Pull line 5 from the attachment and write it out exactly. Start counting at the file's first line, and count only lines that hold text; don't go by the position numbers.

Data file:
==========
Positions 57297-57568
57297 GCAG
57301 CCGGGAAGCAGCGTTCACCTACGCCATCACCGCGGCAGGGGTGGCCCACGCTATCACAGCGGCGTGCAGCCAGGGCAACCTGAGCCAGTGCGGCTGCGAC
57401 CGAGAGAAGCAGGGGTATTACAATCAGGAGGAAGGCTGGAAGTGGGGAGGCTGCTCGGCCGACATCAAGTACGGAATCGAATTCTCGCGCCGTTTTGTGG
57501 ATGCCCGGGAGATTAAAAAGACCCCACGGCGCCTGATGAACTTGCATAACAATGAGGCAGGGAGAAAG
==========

57501 ATGCCCGGGAGATTAAAAAGACCCCACGGCGCCTGATGAACTTGCATAACAATGAGGCAGGGAGAAAG